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Eric Soza, Nick Soto, Andres Padilla Period 2 2/10/15.

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Presentation on theme: "Eric Soza, Nick Soto, Andres Padilla Period 2 2/10/15."— Presentation transcript:

1 Eric Soza, Nick Soto, Andres Padilla Period 2 2/10/15

2 Alimentary Canal Extends from the mouth to the anus, includes accessory organs Mouth, pharynx, esophagus, stomach, small intestine, large intestine, and anal canal Accessory organs- salivary glands, liver, gallbladder, and pancreas About 8 meters long 4 layers Mucosa Submucosa Muscular layer Serosa Segmentation and Peristalsis

3 Mouth 1st portion of alimentary canal Receives food, begins digestion Mastication

4 Cheeks and Lips Form lateral walls of mouth Subcutaneous fat Muscles associated with chewing Stratified squamous epithelium Mobile structure Skeletal muscles and sensory receptors Red color due to blood vessels

5 Tongue Oral cavity, thick Lingual frenulum Papillae Lingual tonsils

6 Palate Roof of oral cavity Hard and Soft Uvula Palatine tonsils Pharyngeal tonsils

7 Teeth Hardest structures in the body Types (primary, etc.) Crown, enamels, root canals Help break down food into pieces

8 Salivary Glands Function: Overall saliva begins chemical digestion of carbohydrates, cleans teeth and mouth, and binds food Two types of secretory cells: Serous Cells- secrete salivary amylase Mucous Cells- secrete thick liquid

9 Salivary Glands Three major glands: Parotid Glands- Largest, secretes salivary amylase rich liquid Submandibular Glands- Secretes a fluid that is equally serous and mucus Sublingual Glands- Secretes a thick mucus fluid

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11 Salivary Glands Two types of secretion Stimuli: Sympathetic- impulses that secrete viscous saliva Parasympathetic- secrete watery saliva, activated by sight, taste, smell, or thought of pleasant food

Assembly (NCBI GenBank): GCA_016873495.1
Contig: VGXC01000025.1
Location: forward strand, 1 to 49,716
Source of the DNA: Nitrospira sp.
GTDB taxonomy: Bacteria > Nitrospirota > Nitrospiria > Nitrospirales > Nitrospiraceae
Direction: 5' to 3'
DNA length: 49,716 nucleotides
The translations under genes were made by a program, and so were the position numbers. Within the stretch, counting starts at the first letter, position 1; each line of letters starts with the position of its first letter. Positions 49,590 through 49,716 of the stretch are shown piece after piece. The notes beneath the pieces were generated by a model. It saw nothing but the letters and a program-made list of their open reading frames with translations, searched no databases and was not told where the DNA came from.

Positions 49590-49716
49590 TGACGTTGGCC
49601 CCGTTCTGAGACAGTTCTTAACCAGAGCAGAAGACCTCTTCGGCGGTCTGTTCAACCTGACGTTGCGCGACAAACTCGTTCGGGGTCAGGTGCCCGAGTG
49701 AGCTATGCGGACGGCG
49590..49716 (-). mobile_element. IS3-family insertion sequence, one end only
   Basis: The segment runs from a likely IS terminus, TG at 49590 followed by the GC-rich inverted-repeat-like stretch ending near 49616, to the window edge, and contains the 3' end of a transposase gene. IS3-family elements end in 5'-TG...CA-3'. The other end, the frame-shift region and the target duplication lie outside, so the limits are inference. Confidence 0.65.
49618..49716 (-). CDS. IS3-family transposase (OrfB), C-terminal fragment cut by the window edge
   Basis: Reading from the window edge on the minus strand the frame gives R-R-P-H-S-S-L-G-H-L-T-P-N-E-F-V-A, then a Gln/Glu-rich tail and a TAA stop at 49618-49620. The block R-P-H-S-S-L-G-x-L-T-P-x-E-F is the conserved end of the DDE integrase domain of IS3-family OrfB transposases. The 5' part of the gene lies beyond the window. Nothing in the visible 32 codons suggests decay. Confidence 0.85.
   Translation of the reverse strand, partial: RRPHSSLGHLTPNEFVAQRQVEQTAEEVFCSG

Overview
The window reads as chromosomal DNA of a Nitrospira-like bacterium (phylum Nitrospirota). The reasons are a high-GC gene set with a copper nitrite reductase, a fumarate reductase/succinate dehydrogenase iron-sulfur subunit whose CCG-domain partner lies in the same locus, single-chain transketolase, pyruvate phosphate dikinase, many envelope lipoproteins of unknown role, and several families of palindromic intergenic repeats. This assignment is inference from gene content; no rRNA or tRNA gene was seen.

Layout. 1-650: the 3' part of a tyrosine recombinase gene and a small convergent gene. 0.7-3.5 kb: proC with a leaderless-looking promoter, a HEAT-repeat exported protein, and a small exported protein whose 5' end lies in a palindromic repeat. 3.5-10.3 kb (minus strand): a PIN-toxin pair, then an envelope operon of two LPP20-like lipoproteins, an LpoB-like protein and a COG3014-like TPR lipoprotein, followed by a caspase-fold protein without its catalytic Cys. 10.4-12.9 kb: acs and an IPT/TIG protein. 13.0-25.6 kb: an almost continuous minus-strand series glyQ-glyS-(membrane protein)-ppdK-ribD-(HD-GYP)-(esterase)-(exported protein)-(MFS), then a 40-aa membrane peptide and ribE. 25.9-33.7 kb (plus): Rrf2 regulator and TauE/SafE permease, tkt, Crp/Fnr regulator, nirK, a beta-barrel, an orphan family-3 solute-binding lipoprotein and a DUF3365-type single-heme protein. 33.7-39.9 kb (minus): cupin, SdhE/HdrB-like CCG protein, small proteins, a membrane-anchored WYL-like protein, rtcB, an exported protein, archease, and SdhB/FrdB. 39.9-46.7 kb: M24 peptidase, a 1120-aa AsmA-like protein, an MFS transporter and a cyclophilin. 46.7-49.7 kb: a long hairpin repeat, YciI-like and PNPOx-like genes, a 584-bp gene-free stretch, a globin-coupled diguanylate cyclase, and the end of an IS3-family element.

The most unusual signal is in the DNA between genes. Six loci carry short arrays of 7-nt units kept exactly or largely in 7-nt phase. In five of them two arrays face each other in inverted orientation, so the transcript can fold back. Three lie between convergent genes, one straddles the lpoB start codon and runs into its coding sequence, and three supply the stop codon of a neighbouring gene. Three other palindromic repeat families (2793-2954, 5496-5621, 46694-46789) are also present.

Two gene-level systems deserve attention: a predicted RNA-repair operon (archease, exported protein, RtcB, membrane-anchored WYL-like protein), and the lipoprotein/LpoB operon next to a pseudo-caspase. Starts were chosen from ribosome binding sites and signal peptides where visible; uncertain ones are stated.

12 Swallowing 3 stages Voluntary; food chewed and mixed with saliva; bolus. Swallowing reflex at pharyngeal opening Peristalsis transports food from esophagus to stomach

13 Pharynx and Esophagus Pharynx connects nasal and oral cavities with larynx and esophagus Nasopharynx Oropharynx Laryngopharynx Swallowing stages Peristalsis

14 Stomach Has three regions: Cardiac region: small area near esophageal opening Funic region: temporary storage area Pyloric region: narrows and becomes pyloric canal Pyloric sphincter is the valve that control gastric emptying

15 Stomach Gastric Glands: Mucous cell- alkaline secretion that protects stomach wall Parietal cells- (oxyntic cells) release hydrochloric acid Also secretes intrinsic factor needed for absorption of vitamin B12 Chief cells- (peptic cells) release digestive enzymes

16 Stomach Releases pepsinogen which becomes pepsin from HCl Digests most dietary proteins All three cell secretions together create gastric juice Gastric lipase is a weak secretion that breaks down fats

17 Stomach Regulation: Cholecystokinn (from intestine), intestinal somatostatin, urogastrone Acetylcholine from nerve endings Parasympathetic impulses release gastrin Both of these release histamine from mucous cells which stimulates gastric secretion

18 Stomach Gastric secretion occurs in three phases: Cephalic- sight, taste, smell, or thought of food releases gastric secretions Gastric- Food in stomach releases gastrin Intestinal- small intestine releases intestinal gastrin which increases gastric juice secretion